For example, if you travel past a road sign, if it takes two or more seconds for your license plate to reach that same sign, that the rear end of the car in front has just passed, great! that's the minimum. If you however pass that same point in less than two seconds, you are at risk of not having a safe thinking, applying and stopping distance, and risk an accident. If you persist to drive at this distance for a period of time, then you will likely be pulled, and most likely be offered a ticking off (nice, happy and non sleep deprived policeman / woman) or a Fixed Penalty notice (for other policeman / woman). If you are constantly two seconds or less behind someone, then you are risking a collision, at 70mph + on the outside lane of a motorway, your expecting at least a three car pile up, and the resources that takes up to clean up / resolve the emergency is expensive.

 

With regards tailgaiting, I doubt you would be pulled because everyone in front slammed there anchors on, and as part of your slowing down, you are suddenly only 1.99 seconds apart... if you average more than two seconds over a reasonable period, you have nothing to fear.

 

Most of this, is just enforcing sensible driving.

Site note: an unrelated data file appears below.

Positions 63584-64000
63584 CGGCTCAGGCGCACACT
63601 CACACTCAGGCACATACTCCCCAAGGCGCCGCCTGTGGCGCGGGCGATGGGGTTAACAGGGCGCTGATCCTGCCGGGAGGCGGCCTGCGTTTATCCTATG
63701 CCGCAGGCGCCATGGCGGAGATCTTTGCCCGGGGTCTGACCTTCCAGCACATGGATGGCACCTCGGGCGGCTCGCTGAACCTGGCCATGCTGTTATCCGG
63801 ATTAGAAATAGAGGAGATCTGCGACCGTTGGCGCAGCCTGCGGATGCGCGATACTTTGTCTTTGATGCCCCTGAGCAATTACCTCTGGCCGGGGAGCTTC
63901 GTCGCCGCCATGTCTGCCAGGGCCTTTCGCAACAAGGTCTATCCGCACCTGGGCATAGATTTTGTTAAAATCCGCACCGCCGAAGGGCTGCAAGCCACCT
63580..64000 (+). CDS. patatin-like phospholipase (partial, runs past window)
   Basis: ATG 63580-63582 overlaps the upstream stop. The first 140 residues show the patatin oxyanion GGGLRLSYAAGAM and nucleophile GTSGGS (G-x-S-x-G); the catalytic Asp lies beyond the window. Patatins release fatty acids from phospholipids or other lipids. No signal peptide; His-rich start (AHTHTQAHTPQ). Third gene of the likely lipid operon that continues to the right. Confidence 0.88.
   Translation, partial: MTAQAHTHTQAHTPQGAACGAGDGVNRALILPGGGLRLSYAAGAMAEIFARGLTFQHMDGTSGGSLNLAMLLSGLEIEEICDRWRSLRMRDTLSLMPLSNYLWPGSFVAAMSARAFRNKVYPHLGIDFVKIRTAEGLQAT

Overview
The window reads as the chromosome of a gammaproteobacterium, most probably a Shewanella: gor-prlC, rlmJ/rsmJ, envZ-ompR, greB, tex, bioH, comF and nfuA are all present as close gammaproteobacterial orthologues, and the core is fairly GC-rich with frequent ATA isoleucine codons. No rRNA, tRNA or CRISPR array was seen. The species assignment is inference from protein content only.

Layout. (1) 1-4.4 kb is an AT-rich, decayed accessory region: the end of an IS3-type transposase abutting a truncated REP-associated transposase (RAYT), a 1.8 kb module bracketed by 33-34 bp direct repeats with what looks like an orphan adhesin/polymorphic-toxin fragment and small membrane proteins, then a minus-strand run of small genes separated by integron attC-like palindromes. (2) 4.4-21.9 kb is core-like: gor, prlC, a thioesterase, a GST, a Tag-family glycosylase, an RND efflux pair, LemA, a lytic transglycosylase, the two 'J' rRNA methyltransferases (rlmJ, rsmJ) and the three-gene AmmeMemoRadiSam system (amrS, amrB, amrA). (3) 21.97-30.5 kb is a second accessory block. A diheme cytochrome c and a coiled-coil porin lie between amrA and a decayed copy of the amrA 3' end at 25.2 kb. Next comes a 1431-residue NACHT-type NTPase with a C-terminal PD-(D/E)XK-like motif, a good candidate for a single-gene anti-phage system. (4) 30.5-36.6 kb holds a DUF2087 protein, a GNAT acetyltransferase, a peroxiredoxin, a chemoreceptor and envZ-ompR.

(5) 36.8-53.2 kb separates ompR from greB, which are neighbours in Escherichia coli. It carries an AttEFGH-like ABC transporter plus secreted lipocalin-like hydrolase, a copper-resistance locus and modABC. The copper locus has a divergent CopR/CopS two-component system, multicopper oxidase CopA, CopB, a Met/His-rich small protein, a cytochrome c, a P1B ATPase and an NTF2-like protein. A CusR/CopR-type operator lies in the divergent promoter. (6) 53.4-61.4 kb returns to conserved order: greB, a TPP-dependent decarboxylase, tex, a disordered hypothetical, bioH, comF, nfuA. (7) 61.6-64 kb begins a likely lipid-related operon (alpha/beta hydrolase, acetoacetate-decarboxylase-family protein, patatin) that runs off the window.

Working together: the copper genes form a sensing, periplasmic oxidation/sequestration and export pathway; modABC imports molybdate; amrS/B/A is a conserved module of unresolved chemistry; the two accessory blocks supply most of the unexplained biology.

#14 DanGersFord

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Posted 21 August 2013 - 04:39 PM

Its also worth noting that in wet/damp conditions the "2 second rule" double to 4 seconds, also in snow and ice you should leave 10 seconds between yourself and the car in front. (For those who dont already know) it doesnt have to be raining for it to be classed as wet conditions either

#15 b1g_dav3

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Posted 21 August 2013 - 04:53 PM

I say bad idea. What is middle lane hogging? What it is to me it might not be what it is to the traffic cop on his rounds who decides it's easy process, it's getting in to the realms of giving them a bit too much power, and both experiences with traffic police that my father has had lately have both been bad ones where they've tried to get him.

 

Also, the only times I remember being tailgated lately was by police... Lol.